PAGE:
• Boucher Kansas Dentist
  • Dr. Stillman Toronto
  • “Gentle Dental” Boston

You’ll then see a complete listing of everywhere on that site where your keywords appear.

Once you find your profile, it’s a good idea to bookmark it. You might get in the habit of checking your reviews about once a month.

One More Time – Which Sites Should I Check?

We recommend taking a look at all of the sites listed above. Once again, here they are:

  • [NOTE: Angie’s List requires a paid subscription to see full reviews.]
  • [NOTE: Go to Google Maps and search for your keywords there to find your listing.]

You might be surprised to find out what people are saying about you… Because, like it or not, the Yelp Revolution has happened, and you don’t get to control all information about your dental practice anymore.

About Julie Frey

+Julie Frey is the Editor of blog. She has dedicated her career to Internet marketing and communications, working side-by-side with dental marketing guru Jim Du Molin since 2006. She has a degree in Linguistics from Stanford University, has a passion for language and writing, and lives in San Francisco.

  • D. Kellus Pruitt DDS

    I think it is much simpler to manage one’s reputation than Jim Du Molin leads us to believe.

    Who cares about the “Players”? When patients hear about a dentist, they simply search the dentist’s name.

    Managing one’s reputation is very simple: Treat every patient as if you are going to ask them for the favor of a good review at the end of the appointment.

    Then do it.

  • KB (name withheld)

    Dr Pruitt:
    In response to your statement “Who cares about the Players?”, I suggest you would care very much if the first response patients see on Google, AOL, MSN etc for searching your name is an inappropriate bad review of you by a patient. You may be blameless and the bad review undeserved; you may have discharged the patient for failure to pay or abuse of staff; but you may have no recourse. Yelp’s own paid employees are suspected of writing bad reviews of companies if companies don’t pay them for an ad!

    This is a very very serious issue; and not as simple as you may think.

    Yelp -for one- will put your main competitor’s ad right on top of your review -good or bad-, and suggest they contact him/her instead, if your competitor requests it and pays for it! Check out and for further information about this. Or see

  • D. Kellus Pruitt DDS

    Do you know how I know you won’t like this reply any more than my last one, KB? It is simple. You don’t sign with your name. You use initials to hide your identity. I’m sure you have a good reason that I will never completely understand.

    Again, the answer is simple, common sense: Don’t deal with sleaze. Find a reputable Web 2.0 patient review application and build your fortress there. Sleaze will fail on its own. That is the good thing about transparency and the free-market.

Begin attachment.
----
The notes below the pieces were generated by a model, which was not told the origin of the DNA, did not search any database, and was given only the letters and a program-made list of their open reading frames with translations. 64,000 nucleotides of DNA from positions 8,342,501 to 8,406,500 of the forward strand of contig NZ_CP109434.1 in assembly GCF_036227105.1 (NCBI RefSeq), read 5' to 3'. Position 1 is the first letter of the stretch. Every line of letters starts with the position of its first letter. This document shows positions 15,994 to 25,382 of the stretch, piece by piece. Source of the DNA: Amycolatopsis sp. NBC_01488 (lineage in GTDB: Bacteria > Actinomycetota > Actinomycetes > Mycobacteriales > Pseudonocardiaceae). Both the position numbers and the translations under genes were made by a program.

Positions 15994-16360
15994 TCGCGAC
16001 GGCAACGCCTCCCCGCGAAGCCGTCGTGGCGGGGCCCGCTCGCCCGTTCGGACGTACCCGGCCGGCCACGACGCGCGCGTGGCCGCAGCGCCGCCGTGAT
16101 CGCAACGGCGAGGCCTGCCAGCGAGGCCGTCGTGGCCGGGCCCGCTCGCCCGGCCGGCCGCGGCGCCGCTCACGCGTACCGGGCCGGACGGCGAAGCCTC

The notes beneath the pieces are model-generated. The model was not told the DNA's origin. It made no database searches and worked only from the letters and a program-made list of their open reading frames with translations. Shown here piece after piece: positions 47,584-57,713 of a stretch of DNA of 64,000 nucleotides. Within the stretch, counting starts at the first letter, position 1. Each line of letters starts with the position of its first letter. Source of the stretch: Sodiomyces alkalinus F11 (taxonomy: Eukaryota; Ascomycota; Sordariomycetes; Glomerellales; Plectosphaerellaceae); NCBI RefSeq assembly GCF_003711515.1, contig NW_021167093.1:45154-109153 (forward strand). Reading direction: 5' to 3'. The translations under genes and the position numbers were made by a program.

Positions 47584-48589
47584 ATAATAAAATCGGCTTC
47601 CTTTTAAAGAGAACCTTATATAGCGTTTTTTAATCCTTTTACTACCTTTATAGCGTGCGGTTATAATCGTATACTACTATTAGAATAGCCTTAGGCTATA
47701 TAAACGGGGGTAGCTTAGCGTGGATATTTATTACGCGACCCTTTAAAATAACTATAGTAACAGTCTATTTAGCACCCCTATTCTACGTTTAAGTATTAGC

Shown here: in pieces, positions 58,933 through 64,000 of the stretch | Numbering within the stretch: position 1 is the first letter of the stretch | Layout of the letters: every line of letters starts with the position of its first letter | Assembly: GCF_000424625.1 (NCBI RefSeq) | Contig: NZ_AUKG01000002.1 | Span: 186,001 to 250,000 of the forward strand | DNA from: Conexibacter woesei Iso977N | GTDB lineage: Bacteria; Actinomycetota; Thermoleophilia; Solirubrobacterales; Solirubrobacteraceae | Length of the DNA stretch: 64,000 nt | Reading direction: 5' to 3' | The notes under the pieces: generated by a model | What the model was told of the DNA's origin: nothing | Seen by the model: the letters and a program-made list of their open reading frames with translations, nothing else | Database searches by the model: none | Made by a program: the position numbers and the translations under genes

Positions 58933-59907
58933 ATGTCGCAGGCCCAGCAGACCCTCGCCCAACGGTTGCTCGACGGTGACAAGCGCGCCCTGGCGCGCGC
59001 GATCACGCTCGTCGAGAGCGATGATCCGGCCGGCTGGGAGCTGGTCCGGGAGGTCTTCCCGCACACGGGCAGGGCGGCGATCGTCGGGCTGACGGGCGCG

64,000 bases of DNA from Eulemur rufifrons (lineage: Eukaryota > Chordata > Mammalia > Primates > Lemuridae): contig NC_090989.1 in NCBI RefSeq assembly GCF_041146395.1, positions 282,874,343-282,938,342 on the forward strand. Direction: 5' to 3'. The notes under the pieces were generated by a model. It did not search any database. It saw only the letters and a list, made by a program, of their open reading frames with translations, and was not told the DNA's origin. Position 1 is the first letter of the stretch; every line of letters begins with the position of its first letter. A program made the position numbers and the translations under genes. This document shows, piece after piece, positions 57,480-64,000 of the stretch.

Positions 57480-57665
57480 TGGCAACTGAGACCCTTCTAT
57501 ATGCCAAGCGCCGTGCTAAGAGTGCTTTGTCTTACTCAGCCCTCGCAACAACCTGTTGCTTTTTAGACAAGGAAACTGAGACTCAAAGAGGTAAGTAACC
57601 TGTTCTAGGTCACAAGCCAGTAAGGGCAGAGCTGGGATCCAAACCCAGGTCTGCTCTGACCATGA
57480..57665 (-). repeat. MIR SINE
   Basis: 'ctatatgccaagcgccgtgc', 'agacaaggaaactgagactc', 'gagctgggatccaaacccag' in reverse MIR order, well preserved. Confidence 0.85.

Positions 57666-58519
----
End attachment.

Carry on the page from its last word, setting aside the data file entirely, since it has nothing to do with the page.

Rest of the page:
I receive nothing for saying this, but DR. Oogle has been good to me for less than $100 a month. My patients have been good to me because they are the nicest people in the nation. Don’t hide from accountability. Use it to your advantage and you will never have to worry about a bad review again in your whole career. Trust me. It works.

  • Nice post.

    Dentists are starting to sue Yelp! yikes!

    Take a look at this:

    Watch out for what you post…

  • Here’s a site developed especially for accessing reviews:

    It has a page with the Top 40+review sites it pulls from.

    John Barremore
    Houston, TX

  • Agreed to above comments on policing the search on your name. Our company polices this arena and every dentist we have on board is searched a minimum of 40 times a month.

  • appreciated very much, I am obliged to say your website is amazing!

  • Good ranking in google for any dentist office is essential nowadays. Nobody reads yellowpages any more. Or even if they do, it’s definitely the older generation. After 10 years nobody will be reading the old yellow pages paper book.

  • Look, a mix of good and not so good reviews adds credibility. There are people with a higher and a lower dental IQ and you will hear completely different opinions from both of them if you tell them the same thing. People will be upset with you if you tell them that their smoking habit causes staining on their teeth. They do not want to hear it so they will make it your fault, no matter how nice you will be to them! It is impossible to please everyone. Even if you are a cosmetic dentist, say in Austin TX, you will have dozens of other cosmetic dentists to compete with and the patients will eventually choose you or your competitor based on not just reviews online, but how you deal with them when they come to meet you.

  • Smith